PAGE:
Learning And Host Seeking

Insect behavior is sometimes perceived as a rigid, instinctive, inherited phenomenon not subject to change. However, there is ample evidence that many insects vary their behavior depending on circumstances, and that often learning is involved. This is also true for parasitoids. Many female parasitoids respond to host stimuli more strongly after they have parasitized a host. The heightened response, which may take the form of faster host finding and/or more intensive searching, may be considered to be a form of reward conditioning in that the female responds more avidly to host stimuli once she has been "rewarded" by being able to oviposit. Indeed, the response to host stimuli may wane if the parasitoid is prevented from oviposition. This occurs in the ichneumonid Campolitis sonorensis if it is not allowed to oviposit after contacting host frass or damaged plant material. Also, when the eucoilid parasitoid Leptopilina heterotoma is not able to oviposit, it becomes unresponsive to host cues (Drosophila larvae), but it searches more avidly if placed in a novel environment. Another ability that some parasitoids demonstrate is associative learning. In this type of learning, the parasitoid becomes able to associate a nonhost stimulus with the presence of hosts. For example, the ichneumonid parasitoid I. conquisitor can learn to distinguish between different shapes, sizes, and colors of artificial tubes holding host lepidopterous pupae, depending on which ones it has been allowed to oviposit in. Another ichneumonid, Venturia canescens, which attacks lepidopterous larvae in cereals, can learn to associate the presence of hosts with the odor of a nonhost chemical such as geraniol. Also, the braconid Bracon mellitor learned to associate with its host an antibiotic incorporated into the artificial diet of that host, the boll weevil. Thus, the sensory modalities of vision, olfaction, and contact chemoreception may be involved in the process of associative learning.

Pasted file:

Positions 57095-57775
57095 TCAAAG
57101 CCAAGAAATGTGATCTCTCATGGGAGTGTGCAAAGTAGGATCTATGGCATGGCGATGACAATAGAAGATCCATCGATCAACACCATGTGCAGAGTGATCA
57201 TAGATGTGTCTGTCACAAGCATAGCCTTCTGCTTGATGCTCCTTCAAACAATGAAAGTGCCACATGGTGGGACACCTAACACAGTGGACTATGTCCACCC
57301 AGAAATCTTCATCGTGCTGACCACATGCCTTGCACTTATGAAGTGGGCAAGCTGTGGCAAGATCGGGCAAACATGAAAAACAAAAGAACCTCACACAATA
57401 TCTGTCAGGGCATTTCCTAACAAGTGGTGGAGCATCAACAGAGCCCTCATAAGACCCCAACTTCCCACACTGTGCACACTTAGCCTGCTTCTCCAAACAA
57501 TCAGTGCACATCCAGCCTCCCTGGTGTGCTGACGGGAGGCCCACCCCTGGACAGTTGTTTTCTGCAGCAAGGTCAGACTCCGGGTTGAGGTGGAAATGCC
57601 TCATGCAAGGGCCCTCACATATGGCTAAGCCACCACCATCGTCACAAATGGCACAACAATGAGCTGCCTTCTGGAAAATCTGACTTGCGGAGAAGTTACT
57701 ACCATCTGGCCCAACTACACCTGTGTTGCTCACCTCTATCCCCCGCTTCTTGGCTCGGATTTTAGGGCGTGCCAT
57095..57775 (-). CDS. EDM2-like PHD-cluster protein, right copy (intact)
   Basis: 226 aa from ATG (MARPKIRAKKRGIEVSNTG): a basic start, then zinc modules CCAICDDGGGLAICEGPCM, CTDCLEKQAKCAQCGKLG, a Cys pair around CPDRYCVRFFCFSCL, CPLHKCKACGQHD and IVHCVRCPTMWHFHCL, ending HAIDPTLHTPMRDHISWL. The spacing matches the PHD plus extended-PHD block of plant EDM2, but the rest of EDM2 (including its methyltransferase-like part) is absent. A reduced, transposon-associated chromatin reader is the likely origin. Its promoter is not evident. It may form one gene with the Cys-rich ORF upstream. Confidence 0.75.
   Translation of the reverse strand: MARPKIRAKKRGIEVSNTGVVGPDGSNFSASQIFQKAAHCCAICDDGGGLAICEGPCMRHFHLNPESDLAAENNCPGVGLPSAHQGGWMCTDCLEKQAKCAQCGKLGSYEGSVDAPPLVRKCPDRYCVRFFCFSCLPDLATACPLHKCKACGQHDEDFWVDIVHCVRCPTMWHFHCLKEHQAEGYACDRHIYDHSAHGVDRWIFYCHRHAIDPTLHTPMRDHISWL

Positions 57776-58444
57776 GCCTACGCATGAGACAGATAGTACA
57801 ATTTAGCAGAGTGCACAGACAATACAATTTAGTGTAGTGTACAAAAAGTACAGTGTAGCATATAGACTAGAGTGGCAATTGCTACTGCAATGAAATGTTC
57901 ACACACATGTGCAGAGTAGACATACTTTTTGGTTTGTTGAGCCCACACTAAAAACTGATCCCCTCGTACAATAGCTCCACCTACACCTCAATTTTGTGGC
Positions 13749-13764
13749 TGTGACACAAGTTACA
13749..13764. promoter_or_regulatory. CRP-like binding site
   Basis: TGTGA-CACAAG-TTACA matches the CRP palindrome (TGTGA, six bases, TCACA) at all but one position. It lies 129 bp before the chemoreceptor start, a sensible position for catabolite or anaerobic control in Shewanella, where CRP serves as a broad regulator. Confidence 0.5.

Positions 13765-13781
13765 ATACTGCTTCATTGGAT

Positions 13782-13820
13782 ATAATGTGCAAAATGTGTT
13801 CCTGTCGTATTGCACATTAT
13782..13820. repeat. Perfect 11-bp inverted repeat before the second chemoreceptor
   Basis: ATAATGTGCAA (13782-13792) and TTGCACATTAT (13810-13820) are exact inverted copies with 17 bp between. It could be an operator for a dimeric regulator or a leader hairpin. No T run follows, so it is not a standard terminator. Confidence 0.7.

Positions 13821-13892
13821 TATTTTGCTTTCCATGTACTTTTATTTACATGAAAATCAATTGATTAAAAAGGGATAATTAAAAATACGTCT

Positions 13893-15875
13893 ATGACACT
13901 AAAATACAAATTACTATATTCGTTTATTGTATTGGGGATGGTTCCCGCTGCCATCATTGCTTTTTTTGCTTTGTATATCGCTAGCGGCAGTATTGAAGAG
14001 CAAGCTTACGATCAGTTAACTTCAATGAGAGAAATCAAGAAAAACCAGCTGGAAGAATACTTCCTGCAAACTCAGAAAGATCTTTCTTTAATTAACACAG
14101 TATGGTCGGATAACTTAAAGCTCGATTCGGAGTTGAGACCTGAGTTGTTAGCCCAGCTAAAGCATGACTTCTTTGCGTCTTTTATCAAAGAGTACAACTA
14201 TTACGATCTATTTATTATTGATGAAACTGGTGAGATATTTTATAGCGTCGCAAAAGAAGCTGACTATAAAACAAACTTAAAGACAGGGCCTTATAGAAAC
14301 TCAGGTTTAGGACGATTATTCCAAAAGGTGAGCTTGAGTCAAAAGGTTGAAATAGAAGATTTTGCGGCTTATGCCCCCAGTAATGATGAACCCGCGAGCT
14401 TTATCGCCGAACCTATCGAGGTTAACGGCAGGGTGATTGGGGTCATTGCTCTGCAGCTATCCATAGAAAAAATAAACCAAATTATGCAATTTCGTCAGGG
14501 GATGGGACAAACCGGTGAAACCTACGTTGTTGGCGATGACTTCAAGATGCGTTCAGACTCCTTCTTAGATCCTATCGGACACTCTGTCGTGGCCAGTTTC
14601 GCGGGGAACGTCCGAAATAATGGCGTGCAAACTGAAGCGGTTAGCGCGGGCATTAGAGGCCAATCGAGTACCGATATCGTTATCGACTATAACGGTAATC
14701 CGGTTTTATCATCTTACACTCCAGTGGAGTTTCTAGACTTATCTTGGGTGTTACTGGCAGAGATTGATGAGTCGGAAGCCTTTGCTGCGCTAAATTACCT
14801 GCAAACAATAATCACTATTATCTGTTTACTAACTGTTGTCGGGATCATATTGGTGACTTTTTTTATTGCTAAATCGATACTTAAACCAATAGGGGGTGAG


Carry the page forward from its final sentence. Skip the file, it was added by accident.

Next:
The advantage of such flexibility is probably greatest for parasitoids that are not strictly host specific. Suitably malleable behavior would help these parasitoids take advantage of changes in host and habitat composition. Learning in parasitoid searching behavior has recently generated much research interest, so it is likely that many more examples will be forthcoming.

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